Ayelet Shaked's moral imperative

The new justice minister will promote what she sees as the overarching national interest, without worrying about trampling the rights of others.

Ayelet Shaked is sworn in as Justice Minister at the Knesset, in Jerusalem, May 14. (photo credit: JIM HOLLANDER / POOL / REUTERS)
Ayelet Shaked is sworn in as Justice Minister at the Knesset, in Jerusalem, May 14.
(photo credit: JIM HOLLANDER / POOL / REUTERS)
FOR COMMITTED Israeli democrats, the appointment of the feisty right-wing Bayit Yehudi’s Ayelet Shaked as justice minister was like a red rag to a bull. Their fear was of the elevation to a position of potentially game-changing influence of a mean-spirited nationalism that could rock the country’s democratic foundations and undermine its relations with the Western world.
In the battle over Israel’s character between universal Western values and narrow Jewish nationalism, Shaked’s nomination marks a significant victory for the latter. If the new Justice Minister has her way, the Supreme Court’s wings will be clipped and there will be less protection for minority opinion, ethnic minorities, asylum seekers and Palestinians under occupation.
Shaked’s rise is symptomatic of the prominence in Benjamin Netanyahu’s fourth administration of political forces more committed to Jewish national power than to democratic values. Where for Israeli liberals the staunchly independent and apolitical Supreme Court has been an enlightened guarantor of human rights, for hawks like Shaked it has erred on the side of being too compassionate and not ruthlessly nationalistic enough.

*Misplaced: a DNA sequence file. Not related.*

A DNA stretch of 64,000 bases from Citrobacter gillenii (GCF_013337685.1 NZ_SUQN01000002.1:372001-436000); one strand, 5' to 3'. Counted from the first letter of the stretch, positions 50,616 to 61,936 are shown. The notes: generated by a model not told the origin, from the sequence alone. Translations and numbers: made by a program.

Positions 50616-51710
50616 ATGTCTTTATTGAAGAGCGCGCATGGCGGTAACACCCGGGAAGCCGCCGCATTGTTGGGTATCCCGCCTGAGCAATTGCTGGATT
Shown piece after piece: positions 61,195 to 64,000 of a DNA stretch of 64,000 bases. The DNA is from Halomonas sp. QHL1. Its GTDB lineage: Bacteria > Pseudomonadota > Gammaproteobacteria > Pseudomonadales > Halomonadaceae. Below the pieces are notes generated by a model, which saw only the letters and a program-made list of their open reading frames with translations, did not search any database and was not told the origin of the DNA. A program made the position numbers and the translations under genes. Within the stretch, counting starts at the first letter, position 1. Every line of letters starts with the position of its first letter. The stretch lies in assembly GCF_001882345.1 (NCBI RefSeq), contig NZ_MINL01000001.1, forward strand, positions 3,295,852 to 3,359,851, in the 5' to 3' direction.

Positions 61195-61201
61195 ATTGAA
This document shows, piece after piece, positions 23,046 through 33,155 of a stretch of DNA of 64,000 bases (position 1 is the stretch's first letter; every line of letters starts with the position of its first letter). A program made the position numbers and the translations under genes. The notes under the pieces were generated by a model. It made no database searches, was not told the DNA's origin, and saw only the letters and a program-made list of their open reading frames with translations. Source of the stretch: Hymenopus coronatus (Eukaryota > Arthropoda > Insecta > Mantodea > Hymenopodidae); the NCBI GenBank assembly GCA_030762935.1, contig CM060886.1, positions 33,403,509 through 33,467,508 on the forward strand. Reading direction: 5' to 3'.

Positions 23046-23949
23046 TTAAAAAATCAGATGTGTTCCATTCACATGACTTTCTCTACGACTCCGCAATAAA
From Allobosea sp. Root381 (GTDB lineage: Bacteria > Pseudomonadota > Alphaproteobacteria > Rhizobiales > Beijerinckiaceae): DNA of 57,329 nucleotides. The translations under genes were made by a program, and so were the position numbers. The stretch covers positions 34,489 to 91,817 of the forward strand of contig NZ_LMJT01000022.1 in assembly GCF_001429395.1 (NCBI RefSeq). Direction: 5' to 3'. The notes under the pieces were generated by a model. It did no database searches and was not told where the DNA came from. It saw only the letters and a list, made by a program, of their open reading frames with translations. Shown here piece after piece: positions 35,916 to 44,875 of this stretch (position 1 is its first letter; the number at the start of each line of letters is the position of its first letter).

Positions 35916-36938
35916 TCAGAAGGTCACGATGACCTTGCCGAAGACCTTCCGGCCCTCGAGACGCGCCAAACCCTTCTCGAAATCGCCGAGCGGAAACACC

Should the court’s powers be curbed and its composition radically altered by coopting the stream of nationalist-minded judges Shaked envisages, Israel’s democracy would be under threat. And that could seriously compromise its position in the world.
THE GOOD news for now is that with the coalition’s slim majority of just 61 in the 120-member Knesset, Shaked is unlikely to command the votes needed for far-reaching constitutional change. But that will not stop her and her supporters in Bayit Yehudi and the Likud itself from trying, or prevent them from working, to create conditions for future success.
The fight against the Supreme Court is a natural outgrowth of Bayit Yehudi’s fervently Judeo-centric nationalist ideology. It argues for a strong Jewish national and religious identity expressed through a primarily Jewish state; democratic institutions like the Supreme Court are at best secondary, at worst something of a foreign import.